The European Central Bank and the German government would be well advised to talk with Mr Krugman on what works and what doesn’t when you try to grow your economies. Unfortunately strict financial morals will not gain investor confidence. Investors want to see growth and profits before they invest again.

Until Greece’s main economic problems are solved — making the country a productive member of the EU and creating a viable industry, no amount of money can save it.

The other day I was teaching English at a corporate client’s office when we started discussing politics. The discussion was started by a Thomas Friedman article from the New York Times. However, my students soon started to see the similarities that current Swiss politics have with American politics. And from there a great many issues surrounding the October elections were discussed.

Up until that moment I was quite aware that many Swiss people are not happy with the political direction that Switzerland is headed down. Books like “Die käufliche Schweiz”, written by insiders, show that these are not simply the feelings of some people with little time for politics, but real issues.

At the heart of the matter is a really the same problem that America and most Western countries face. It is an identity crisis mixed with an understanding of the big picture. By big picture I mean that many countries and even smaller political units fail to see that they are part of a bigger unit. There is a real need for systems thinking in world politics. People need to understand that the entire world, politically, economically and culturally is now connected. With this in mind I believe that Switzerland needs a party that addresses the following issues and posits a similar credo.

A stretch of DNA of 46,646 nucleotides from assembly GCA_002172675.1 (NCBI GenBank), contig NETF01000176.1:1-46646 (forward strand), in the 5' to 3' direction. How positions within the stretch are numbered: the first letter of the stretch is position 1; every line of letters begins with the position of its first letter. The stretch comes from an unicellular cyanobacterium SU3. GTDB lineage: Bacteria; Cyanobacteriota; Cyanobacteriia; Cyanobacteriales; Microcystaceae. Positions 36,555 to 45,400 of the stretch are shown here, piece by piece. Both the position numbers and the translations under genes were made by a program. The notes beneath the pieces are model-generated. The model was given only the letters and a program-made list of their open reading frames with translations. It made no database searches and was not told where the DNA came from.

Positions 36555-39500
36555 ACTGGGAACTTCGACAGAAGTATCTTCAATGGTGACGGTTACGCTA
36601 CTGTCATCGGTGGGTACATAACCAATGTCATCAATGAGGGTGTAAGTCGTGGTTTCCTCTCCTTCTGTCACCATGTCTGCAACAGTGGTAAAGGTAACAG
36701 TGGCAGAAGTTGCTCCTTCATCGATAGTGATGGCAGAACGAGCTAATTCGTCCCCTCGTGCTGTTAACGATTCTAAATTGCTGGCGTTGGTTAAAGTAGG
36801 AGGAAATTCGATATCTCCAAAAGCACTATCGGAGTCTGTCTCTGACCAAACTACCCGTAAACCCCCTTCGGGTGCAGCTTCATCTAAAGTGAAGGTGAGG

• Switzerland is a country of diverse cultures and histories. Historically, different cities had different political structures. The country has four official languages and many many more dialects. Coupled with recent immigration patterns, Switzerland is a multicultural country and these differences and their ability to live together need to be celebrated. The people also need to respect others’ rights. That the country is being charged by the  Human Rights Court in Strasbourg is a shame. The country is better than that. No Switzerland is not being bullied, it is clearly in the wrong. That a mayor has resigned because of threats after voicing his support for multiculturalism in his city is disgusting. Again the country is better than that. Radicalizing opinions is dangerous. Tradition can and should be supported, but it cannot be put before societal progress.
  • Switzerland needs to be more active internationally. Despite the famous myth of Swiss neutrality, we need to acknowledge that neutrality does not exist. Up to the Congress of Vienna (1814-15) the Swiss cantons were exempted from fighting in Europe as along as they delivered mercenaries to the waring kings, princes, and dukes in Europe. During the World Wars they aided both sides and thus kept their people from needing to fight, but were connected with both sides. Today Switzerland is part of the UN and could be part of the EU and other organizations. Joining these associations would give Switzerland a voice in European/world politics.
  • Switzerland is not an island. Though many Swiss believe that the wealth of the country has come through their hard work, this couldn’t be further from the truth. Wealth from outside the country has poured into Switzerland since the First World War. Tourism and banking may be industries, but they can easily leave a country. People need to understand that every country is connected and without trade a country is doomed. Switzerland needs to cooperate with other countries to do what is right for everyone. To make an analogy: Switzerland is like a knight in chess — it’s easier to play with the knight, but you can still win the game without him. At present the country is seen as a cherry picker by the international community. This has to stop, Switzerland needs to show itself as a willing collaborator in ensuring that international laws and and regulations are upheld and that the betterment of the current world political and economic systems is of importance.